|All Photos by John Holly Williams -- LLF Library|
The date of these photos is 1950.
While collective circumstances varied, many of the women who worked on the sewing floor were wives of local farmers whose earnings helped supplement an agrarian income that could be uncertain given fluctuating prices, unpredictable weather conditions and other things unforeseen. It was hard-earned money that they were happy to have as it was steady and reliable, if nothing else.
They were paid by the bundle in price formulas determined by the engineers who assigned a dollar value to each bundle of piece goods. The more completed bundle stickers the women turned in on their daily sheets, the more money they stood to make.
Having helped in payroll there for a summer, I know that the formulas were complicated and most of them did not make minimum, so their hourly pay was always rounded up to minimum wage. The only groups on the sewing floor that routinely beat minimum wage were pockets and steam press/quality control, to my best recollection.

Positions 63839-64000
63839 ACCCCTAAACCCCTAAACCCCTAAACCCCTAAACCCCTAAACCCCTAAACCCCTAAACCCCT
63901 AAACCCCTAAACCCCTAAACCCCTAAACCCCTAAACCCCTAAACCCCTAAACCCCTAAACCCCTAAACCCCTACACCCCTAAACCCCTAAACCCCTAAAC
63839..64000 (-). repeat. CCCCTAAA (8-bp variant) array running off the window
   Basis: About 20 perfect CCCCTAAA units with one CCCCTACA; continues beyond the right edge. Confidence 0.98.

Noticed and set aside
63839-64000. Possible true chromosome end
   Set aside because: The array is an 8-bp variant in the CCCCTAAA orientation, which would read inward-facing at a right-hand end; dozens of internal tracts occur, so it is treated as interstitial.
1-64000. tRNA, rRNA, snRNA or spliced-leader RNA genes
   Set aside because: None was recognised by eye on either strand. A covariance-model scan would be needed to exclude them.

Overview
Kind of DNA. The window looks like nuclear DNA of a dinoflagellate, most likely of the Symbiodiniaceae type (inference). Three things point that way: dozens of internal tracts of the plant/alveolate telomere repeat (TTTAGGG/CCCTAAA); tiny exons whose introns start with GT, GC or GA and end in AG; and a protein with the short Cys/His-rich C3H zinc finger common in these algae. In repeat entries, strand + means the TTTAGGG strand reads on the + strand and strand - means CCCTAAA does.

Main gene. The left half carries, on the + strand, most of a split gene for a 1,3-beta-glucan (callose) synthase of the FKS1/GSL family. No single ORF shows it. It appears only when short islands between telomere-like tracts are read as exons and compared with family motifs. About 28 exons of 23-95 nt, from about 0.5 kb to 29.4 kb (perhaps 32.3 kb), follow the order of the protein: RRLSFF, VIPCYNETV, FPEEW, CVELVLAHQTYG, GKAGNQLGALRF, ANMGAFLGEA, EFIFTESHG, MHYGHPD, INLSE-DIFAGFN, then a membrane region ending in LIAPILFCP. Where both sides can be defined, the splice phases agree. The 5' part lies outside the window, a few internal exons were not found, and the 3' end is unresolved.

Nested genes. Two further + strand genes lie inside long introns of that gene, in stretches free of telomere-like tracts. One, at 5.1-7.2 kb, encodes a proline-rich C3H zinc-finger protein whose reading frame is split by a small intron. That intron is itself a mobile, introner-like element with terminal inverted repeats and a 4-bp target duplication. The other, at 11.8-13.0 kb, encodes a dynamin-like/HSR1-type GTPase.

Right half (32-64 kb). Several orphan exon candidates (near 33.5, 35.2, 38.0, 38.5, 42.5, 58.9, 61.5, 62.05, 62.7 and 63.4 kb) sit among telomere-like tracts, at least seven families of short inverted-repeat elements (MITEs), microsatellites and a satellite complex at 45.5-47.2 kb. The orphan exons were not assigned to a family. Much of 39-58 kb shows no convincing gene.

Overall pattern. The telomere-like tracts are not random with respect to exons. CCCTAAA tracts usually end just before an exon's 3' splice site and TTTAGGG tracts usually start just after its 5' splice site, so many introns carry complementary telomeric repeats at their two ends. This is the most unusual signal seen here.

(The top earner on the floor, by the way, was the last in the production line: steam press. Just try to imagine steam pressing garments one after another in an un-airconditioned building during the hot summers of the Piney Woods.)
When I worked there in 1969 or '70, many of the outwear garments were made for Sears and Roebuck and sold under the label Sir Jac.
As always, if you recognize anyone in these photos, or if you have a memory of Stahl Urban, please leave word here or on my Facebook page.
UPDATE: Here is a link on the Stahl Urban story, provided by Jerry Case, whose father Houston had an extremely interesting story about how the garment factory came to relocate to Brookhaven from Terre Haute. The story is well written and well worth the time it takes to read.